25. 25 MIGUEL
    March 31, 2009 at 17:19

    Under developed nations and third wold countries are in this position due to their own corrupt leaders who have received money from other nations as aid and have stolen that money instead of using int for the purpose that was given in the first place.

    If any money is given to this nations a clear and sound system has to be put in place to monitor spending and to make sure that the money reaches its destination, Transparency and Accountability is the answer, but all African and Latin American countries refuse to put this systems in place because they will not be able to steal money.

    So if they are corrupt countries and do not have polices of transparency and accountability they should not be able to participate and be help in any way by the G20

  26. March 31, 2009 at 17:21

    It is my opinion the resulting financial crisis is due mainly to two factors 1) the breakdown of the banking system in the United States mainly due to the very loose lending in the way of mortgages to the housing market, whereby houses were bought and sold with little or no equity so that speculators were encouraged to borrow and buy properties as housing prices kept going up which in itself was a bubble due to burst, furthermore overseas banks were also greedy overlending in their own countries and also lending billions to institutions in the United States which in turn took a nosedive. As a consequence the United States are printing trillions of dollars based on its vast resources, trying to rejuvernate its economy. The rule of thumb should have been to borrow money on a property the buyer must put a deposit of at least 33 1/3 % in cash to qualify for a mortgage, not 5 or 0% as was the case, even though his income could pay for the mortgage.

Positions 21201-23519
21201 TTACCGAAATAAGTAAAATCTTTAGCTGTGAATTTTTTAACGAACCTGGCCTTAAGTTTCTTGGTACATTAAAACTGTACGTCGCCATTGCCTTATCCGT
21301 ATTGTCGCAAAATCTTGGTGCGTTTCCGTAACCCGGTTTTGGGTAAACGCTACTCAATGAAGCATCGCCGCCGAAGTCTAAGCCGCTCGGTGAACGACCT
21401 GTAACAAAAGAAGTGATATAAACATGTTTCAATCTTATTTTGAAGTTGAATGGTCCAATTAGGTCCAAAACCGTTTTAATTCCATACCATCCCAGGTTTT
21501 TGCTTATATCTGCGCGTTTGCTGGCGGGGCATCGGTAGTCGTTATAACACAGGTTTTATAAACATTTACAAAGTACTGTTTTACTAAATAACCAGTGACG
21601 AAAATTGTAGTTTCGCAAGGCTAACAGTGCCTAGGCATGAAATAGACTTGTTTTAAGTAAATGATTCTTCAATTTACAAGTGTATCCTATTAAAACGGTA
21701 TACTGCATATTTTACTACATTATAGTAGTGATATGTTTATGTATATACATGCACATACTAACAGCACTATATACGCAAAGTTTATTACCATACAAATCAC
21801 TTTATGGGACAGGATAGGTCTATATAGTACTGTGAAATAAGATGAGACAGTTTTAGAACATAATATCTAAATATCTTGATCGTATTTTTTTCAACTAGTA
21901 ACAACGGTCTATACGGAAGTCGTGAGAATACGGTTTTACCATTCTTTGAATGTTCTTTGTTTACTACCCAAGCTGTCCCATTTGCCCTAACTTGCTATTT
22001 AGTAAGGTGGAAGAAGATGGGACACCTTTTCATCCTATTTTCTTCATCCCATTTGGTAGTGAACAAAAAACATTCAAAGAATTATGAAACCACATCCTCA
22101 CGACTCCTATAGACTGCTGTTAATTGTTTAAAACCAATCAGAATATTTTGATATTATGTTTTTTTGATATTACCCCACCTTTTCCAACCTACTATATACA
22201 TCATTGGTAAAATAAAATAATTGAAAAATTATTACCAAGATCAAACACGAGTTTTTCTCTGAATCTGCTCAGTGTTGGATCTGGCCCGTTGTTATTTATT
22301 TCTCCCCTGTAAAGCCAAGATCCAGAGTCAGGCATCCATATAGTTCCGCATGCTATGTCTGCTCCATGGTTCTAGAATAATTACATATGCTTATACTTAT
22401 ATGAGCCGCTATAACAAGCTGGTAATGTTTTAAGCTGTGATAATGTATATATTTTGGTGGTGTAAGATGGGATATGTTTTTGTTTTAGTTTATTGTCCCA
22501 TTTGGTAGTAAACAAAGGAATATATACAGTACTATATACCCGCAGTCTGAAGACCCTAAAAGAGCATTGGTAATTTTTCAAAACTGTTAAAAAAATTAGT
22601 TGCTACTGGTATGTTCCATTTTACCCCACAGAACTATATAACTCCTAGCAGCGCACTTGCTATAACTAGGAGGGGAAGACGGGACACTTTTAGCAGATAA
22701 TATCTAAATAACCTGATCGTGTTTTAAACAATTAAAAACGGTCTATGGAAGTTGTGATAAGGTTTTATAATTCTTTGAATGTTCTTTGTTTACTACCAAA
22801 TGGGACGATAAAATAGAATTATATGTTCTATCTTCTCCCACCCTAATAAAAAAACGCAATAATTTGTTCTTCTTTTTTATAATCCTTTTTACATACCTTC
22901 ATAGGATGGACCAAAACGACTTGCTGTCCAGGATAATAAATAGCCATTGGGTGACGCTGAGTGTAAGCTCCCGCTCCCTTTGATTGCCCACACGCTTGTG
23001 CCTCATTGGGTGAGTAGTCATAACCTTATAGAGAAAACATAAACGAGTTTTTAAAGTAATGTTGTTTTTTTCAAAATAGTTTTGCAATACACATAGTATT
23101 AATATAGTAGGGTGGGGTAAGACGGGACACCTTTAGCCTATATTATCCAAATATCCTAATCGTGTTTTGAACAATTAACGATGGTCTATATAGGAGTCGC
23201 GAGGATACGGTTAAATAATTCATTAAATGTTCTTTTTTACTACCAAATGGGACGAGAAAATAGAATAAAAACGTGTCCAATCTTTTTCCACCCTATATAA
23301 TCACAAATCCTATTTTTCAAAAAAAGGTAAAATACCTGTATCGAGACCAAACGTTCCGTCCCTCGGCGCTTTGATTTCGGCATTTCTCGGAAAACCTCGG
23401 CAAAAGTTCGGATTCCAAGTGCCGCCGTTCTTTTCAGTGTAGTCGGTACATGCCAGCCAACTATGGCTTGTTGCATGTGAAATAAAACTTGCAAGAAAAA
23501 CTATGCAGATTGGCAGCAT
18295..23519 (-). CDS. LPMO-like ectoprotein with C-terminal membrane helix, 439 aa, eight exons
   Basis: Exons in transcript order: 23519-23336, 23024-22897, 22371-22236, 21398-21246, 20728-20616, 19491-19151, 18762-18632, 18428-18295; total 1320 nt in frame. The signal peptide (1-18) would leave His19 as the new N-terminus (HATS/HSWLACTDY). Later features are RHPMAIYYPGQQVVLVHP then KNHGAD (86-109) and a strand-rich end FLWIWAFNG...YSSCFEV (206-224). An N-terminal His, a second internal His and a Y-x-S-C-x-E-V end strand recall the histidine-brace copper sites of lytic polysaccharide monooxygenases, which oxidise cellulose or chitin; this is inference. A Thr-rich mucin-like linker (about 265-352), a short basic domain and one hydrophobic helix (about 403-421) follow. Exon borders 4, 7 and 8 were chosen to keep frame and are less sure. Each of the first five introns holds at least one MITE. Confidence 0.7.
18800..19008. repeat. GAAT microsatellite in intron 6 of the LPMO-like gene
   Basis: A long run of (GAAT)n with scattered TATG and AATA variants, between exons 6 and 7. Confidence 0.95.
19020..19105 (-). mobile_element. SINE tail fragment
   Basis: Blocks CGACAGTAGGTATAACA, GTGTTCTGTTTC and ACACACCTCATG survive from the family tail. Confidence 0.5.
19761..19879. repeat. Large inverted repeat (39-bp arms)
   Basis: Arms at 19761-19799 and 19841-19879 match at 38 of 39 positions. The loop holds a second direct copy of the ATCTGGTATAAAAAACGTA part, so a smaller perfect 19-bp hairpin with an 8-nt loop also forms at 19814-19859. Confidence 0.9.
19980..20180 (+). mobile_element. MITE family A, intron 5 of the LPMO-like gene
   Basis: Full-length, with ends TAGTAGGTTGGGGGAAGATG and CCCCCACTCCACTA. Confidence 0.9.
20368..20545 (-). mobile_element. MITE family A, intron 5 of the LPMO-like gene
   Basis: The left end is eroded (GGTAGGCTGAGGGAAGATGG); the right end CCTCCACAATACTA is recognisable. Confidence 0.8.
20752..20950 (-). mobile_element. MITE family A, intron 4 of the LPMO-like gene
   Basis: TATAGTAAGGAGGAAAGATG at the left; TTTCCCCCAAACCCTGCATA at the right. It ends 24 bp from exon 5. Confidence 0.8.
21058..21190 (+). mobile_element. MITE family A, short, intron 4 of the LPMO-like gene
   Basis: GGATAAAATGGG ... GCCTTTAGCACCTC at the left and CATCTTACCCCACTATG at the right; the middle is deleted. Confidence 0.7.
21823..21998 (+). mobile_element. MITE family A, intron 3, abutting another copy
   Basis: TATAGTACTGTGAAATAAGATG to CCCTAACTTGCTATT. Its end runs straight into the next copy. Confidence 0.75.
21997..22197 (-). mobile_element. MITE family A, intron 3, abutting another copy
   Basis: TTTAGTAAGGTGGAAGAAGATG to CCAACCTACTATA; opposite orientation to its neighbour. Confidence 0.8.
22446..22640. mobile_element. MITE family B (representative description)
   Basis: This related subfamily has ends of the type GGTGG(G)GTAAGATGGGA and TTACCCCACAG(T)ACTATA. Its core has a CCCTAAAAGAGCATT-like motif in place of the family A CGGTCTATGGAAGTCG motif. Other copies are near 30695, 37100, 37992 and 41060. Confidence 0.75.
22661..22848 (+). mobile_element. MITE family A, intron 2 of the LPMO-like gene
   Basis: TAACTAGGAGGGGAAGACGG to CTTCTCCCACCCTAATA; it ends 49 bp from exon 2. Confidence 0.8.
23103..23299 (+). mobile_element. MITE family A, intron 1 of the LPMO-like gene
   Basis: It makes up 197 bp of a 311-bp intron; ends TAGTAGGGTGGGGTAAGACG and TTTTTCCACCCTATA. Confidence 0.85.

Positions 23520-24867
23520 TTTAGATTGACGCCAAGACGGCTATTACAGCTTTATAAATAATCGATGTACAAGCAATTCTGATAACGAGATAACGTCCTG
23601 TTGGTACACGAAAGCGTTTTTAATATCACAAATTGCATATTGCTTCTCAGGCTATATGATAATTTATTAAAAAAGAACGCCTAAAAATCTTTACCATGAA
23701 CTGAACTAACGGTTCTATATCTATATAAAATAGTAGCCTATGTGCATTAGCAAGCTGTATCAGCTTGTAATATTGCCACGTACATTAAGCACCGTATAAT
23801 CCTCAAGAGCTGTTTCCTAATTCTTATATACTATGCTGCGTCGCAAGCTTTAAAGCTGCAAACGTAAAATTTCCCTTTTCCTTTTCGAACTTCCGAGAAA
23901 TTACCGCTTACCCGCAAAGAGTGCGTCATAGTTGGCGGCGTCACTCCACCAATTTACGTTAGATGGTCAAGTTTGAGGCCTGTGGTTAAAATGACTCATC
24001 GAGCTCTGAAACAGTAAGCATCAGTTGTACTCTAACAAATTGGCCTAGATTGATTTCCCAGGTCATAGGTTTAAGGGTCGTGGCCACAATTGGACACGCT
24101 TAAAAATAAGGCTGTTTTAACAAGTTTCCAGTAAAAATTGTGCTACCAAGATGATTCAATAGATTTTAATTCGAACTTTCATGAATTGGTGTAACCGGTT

2) The huge export of manufacturing jobs from many industrial companies in Europe and the United States to China and India because of their cheap labour costs and cheap exchange rates greatly influenced manufacturing in those countries which created a huge loss in the home countries in employment. One only need to visit retail stores and see that about 90% of goods sold are made in China.
    Unless the above two points I have made can be rectified all the money being injected to stave off recession, is money poured into a bottomless pit.

  27. 27 Chris stevens in Oregon
    March 31, 2009 at 17:22